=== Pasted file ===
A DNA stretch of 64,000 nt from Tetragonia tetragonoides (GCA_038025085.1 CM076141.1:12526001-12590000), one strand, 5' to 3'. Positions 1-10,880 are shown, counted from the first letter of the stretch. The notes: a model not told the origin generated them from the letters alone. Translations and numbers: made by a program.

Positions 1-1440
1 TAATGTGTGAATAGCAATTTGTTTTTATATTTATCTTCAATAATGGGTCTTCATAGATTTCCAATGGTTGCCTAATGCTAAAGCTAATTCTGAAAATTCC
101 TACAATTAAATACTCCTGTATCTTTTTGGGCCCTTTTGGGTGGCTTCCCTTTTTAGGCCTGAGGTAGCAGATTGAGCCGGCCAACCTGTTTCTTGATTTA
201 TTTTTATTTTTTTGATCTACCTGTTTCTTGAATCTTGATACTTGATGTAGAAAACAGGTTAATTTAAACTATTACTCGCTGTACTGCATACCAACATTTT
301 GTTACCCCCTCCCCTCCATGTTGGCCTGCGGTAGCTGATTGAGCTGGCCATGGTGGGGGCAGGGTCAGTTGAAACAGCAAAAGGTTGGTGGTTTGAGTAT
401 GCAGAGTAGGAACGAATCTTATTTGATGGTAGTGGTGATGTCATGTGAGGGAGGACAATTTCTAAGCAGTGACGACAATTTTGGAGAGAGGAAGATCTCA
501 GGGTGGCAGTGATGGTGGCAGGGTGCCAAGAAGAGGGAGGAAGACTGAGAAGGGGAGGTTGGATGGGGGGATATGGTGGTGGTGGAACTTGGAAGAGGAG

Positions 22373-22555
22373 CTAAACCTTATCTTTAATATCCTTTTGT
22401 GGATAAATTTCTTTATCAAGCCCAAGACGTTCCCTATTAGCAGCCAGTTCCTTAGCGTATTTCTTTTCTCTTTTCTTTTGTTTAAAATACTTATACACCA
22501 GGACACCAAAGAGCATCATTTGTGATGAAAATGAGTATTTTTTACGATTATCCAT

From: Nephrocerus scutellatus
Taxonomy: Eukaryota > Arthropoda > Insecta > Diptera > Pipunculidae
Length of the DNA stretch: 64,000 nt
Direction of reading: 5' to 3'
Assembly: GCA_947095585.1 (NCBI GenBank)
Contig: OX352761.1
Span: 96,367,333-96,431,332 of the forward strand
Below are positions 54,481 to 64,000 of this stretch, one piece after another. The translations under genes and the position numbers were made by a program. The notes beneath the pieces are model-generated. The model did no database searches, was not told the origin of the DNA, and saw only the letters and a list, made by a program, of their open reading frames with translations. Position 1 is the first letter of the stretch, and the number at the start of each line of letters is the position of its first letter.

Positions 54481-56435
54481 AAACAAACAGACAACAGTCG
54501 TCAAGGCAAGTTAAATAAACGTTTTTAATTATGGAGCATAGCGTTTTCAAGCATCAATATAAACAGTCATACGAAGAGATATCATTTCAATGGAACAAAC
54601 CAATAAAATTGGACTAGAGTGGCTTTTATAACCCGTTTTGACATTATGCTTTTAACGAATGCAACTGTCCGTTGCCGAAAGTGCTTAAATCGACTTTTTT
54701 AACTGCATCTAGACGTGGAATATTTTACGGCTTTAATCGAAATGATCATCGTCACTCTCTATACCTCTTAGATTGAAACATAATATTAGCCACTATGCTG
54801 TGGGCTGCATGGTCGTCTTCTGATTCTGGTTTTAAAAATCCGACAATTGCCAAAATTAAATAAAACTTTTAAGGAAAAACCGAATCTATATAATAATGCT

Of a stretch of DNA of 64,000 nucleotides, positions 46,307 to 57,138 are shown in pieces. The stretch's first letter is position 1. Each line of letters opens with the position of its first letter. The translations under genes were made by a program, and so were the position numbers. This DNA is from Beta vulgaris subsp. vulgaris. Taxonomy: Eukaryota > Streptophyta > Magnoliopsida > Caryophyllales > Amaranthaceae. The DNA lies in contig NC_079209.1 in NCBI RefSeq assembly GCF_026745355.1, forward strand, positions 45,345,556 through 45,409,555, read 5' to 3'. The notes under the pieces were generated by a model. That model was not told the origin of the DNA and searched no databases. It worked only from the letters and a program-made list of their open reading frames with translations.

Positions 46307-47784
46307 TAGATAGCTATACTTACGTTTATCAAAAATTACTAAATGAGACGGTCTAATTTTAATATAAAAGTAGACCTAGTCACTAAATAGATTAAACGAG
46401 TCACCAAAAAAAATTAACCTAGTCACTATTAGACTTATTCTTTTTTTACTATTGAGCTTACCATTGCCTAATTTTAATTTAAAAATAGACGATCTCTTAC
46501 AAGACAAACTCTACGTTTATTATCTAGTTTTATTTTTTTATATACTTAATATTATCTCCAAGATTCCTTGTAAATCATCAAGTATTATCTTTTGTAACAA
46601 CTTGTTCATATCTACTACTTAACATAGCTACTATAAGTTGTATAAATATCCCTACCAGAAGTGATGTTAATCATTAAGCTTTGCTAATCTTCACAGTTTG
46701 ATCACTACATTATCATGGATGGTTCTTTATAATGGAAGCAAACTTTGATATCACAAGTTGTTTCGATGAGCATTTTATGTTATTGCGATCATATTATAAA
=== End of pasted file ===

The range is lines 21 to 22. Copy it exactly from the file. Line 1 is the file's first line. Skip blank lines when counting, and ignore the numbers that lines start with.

Positions 54481-56435
54481 AAACAAACAGACAACAGTCG